Six-year transition from conventional to organic farming: effects on crop production and soil quality
Dario Sacco, Barbara Moretti, Stefano Monaco, Carlo Grignani
Department of Agricultural, Forest and Food Sciences, University of Turin, Largo Braccini 2, 10095 Grugliasco (TO), Italy.
Organic farming has become increasingly important in recent decades as the consumer has grown its focus on the food and environmental benefits of the technique. However, when compared to conventional farming systems, organic farm system are known to yield less.
Presented in this paper are the results from two organic cropping systems following six years of organic management. Fertilisation management differentiated the two systems; one was fertilised with green manure and commercial organic fertilisers, while the other was fertilised with dairy manure. A conventional cropping system, managed with mineral fertiliser as typical in the southern Piemonte region (Italy), served as the bussiness as usual crop management. The first hypothesis tested related to crop yield variation during the initial phase of organic management; we expected a sharp reduction in the early phase, then minor reductions later on. The second hypothesis tested related to soil fertility variation; we expected enhanced soil fertility under organic management.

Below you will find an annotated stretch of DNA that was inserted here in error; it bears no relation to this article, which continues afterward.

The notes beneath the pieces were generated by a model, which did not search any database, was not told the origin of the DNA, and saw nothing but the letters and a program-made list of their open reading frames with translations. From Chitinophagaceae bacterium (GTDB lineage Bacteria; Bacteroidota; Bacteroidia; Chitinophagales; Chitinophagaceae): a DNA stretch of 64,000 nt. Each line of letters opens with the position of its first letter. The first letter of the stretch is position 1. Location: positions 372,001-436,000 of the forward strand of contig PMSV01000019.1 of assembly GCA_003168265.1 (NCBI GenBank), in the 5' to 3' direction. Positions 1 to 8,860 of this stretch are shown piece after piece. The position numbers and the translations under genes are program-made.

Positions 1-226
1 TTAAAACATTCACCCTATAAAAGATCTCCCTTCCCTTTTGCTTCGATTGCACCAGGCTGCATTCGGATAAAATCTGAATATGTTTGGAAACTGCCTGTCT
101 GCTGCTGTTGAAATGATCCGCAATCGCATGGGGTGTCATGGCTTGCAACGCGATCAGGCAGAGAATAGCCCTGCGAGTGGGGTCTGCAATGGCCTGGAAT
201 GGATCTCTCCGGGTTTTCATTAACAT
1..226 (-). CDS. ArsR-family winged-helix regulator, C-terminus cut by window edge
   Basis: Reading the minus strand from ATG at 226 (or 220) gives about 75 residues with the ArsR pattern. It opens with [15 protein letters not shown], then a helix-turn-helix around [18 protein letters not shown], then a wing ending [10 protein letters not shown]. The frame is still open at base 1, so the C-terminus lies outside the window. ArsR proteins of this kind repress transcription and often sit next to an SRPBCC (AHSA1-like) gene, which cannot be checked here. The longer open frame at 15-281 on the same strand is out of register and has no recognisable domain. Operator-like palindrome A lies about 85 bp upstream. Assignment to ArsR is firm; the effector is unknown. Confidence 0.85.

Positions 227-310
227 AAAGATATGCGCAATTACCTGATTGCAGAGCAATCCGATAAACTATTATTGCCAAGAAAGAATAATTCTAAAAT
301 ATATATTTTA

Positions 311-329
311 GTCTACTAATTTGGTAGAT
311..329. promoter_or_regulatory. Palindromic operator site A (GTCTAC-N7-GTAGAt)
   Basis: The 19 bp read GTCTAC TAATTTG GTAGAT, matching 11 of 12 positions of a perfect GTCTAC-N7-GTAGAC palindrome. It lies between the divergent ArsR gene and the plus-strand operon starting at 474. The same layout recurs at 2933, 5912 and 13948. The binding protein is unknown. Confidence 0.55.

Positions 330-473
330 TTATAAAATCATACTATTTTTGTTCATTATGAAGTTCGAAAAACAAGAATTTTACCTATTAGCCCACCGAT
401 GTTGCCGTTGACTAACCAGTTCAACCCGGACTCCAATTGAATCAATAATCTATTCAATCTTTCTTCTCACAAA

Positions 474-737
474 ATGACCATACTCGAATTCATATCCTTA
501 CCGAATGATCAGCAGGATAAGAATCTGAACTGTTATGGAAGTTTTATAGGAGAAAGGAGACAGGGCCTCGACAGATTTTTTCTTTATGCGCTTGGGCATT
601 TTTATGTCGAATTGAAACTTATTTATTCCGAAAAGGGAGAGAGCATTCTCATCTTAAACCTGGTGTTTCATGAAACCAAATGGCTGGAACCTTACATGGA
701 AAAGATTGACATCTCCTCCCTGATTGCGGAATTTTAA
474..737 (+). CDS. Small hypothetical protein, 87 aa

Overall, the organic system produced less, relative to the conventional system in interaction with year effect. Yield reduction seemed related to the lower soil nutrient availability of organic fertilisers that provided nutrients consequent to mineralisation. Therefore, summer crops are well-suited to manure-fertilised organic farms as mineralisation happens at higher temperatures, as opposed to winter wheat, which is largely reduced in such systems. Commercial organic fertilisers can, however, limit this effect through their high nutrient availability in the winter and early spring
Also shown was that soil quality, defined as a general decrease in soil organic carbon (SOC) over time in the three analysed arable systems, can be mitigated by manure additions. Green manuring can maintain SOC and increase total N in soil, only if introduced for a sufficient number of years during crop rotation. Finally, soil fertility and Potential Mineralisable N in the different systems demonstrated that organic systems managed with commercial organic nitrogen fertilisers and green manure do not improve soil quality, compared to systems managed with mineral fertilisers.
Organic farming; Crop production; Manure fertilisation; Commercial organic fertiliser; Soil quality.